On the other hand, an analysis of the evidence in support of the appellant reveals the following picture the appellant claimed to have inherited the disputed land from his father Valentine Ndeweka (PW.2) who in turn asserted that the land was allocated to him in 1955 by PW4. It is to be observed that while in Exhibit D1 PW4 stated that he allocated the suitland to PW2 and the respondent’s father in 1953, but his evidence in-chief at the trial proceedings, subject of this appeal, he said the allocation was done in 1955. This is not without significance, the allocation was either done in 1953 or 1955, it cannot be both. It does not matter whether PW4 was
testifying during the trial proceedings, subject of the appeal or during previous proceedings in the primary court as reflected in Exhibit D1. Both PW3 and PW4 also stated in their evidence that the suitland was allocated to the appellant in 1955. It is also to be observed that PW3 admits that the respondents’ father, Mtera was in occupation of the land since 1953, yet he said in his evidence that Mtera was allocated another land in 1955, which is the disputed land. If there was a second allocation exercise carried out in 1955 as PW3 claimed, PW4 did not say so. Furthermore, PW3 vacillates in his evidence on who between the respondent’s father and PW2 was allocated the land earlier: Finally, it is also apparent that the witnesses for the appellant (PW1, PW2, PW3, PW4) are not certain on the boundaries and location of the land in dispute.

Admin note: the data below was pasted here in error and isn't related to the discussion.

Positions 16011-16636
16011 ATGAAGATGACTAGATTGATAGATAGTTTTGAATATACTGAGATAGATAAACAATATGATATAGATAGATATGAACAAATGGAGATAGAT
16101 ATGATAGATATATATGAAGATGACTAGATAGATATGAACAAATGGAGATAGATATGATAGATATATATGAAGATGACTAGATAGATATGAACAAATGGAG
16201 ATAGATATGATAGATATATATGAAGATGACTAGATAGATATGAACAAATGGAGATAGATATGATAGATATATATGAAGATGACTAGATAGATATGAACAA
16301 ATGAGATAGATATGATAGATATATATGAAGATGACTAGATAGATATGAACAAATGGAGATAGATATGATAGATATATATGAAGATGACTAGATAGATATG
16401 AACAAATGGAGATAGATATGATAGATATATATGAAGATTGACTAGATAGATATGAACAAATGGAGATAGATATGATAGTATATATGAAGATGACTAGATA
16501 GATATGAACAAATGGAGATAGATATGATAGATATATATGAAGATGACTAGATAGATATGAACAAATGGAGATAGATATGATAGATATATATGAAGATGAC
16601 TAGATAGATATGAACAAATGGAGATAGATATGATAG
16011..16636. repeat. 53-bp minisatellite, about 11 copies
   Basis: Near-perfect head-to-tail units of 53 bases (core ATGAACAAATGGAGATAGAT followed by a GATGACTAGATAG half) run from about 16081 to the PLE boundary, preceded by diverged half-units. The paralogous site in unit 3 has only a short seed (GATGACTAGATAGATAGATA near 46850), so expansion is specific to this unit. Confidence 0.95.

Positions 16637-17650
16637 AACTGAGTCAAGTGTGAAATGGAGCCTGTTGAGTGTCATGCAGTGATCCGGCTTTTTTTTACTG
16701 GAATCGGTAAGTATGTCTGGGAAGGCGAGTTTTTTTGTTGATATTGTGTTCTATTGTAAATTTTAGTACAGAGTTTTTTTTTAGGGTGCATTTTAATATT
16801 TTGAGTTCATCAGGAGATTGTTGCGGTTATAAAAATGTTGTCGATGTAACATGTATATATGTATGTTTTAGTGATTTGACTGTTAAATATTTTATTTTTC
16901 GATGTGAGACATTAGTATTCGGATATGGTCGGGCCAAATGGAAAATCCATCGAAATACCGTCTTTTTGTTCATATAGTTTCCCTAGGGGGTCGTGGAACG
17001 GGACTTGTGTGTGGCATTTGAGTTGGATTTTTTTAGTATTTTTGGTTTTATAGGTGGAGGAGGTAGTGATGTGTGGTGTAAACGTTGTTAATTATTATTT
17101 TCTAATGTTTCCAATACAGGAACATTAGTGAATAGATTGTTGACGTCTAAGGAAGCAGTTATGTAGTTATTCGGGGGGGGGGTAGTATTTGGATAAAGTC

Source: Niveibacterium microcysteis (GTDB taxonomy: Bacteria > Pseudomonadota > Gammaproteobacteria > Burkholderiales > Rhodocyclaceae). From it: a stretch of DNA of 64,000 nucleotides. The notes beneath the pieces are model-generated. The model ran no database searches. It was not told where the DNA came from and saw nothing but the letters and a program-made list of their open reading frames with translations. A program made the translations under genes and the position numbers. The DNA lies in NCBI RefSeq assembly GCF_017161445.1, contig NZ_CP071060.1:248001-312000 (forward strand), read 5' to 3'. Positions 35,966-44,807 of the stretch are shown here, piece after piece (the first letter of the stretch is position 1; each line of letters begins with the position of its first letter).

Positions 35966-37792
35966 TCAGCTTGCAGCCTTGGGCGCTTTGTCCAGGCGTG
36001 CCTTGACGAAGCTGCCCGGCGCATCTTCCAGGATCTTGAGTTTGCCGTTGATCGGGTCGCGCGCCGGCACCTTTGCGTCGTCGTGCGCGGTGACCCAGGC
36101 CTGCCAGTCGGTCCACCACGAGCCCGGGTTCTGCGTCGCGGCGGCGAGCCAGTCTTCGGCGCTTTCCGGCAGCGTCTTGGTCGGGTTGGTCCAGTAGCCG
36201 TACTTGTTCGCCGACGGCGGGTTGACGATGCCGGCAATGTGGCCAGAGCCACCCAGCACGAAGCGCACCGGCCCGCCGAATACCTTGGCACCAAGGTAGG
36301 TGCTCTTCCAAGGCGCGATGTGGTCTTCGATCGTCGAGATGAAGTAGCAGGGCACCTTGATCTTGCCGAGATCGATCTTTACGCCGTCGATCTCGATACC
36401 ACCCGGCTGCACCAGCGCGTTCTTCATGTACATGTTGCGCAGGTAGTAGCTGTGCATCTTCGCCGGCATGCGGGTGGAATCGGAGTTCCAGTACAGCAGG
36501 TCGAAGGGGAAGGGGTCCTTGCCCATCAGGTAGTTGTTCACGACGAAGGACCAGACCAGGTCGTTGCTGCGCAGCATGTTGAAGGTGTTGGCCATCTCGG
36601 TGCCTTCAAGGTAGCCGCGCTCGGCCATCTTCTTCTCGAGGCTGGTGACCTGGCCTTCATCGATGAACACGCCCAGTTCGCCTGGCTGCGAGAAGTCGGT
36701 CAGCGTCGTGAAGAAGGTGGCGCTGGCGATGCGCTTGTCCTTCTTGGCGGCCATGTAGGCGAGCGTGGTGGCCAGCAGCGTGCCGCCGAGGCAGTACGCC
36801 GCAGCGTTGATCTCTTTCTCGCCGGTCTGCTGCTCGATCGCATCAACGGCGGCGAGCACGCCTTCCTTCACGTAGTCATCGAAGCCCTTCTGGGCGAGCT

Therefore on balance, on our own evaluation and weighing of the evidence for both sides, we are with respect, in agreement with the trial magistrate’s finding that the respondent’s case was more credible and probable than that of the appellant. We are also of the view that had the learned first appellate judge considered and evaluated the evidence for both sides and weighed it against the finding of the trial court, she would have come to the same conclusion in support of the trial magistrates’ finding. In that light, we think, the principle in Pandya’s case where the Court interfered on a finding of fact which had the first appellate court considered the trial court’s finding was insupportable. In this case, had the judge considered the evidence as a whole still the finding of the trial magistrate was, as we have found, supportable. For these reasons, ground one fails.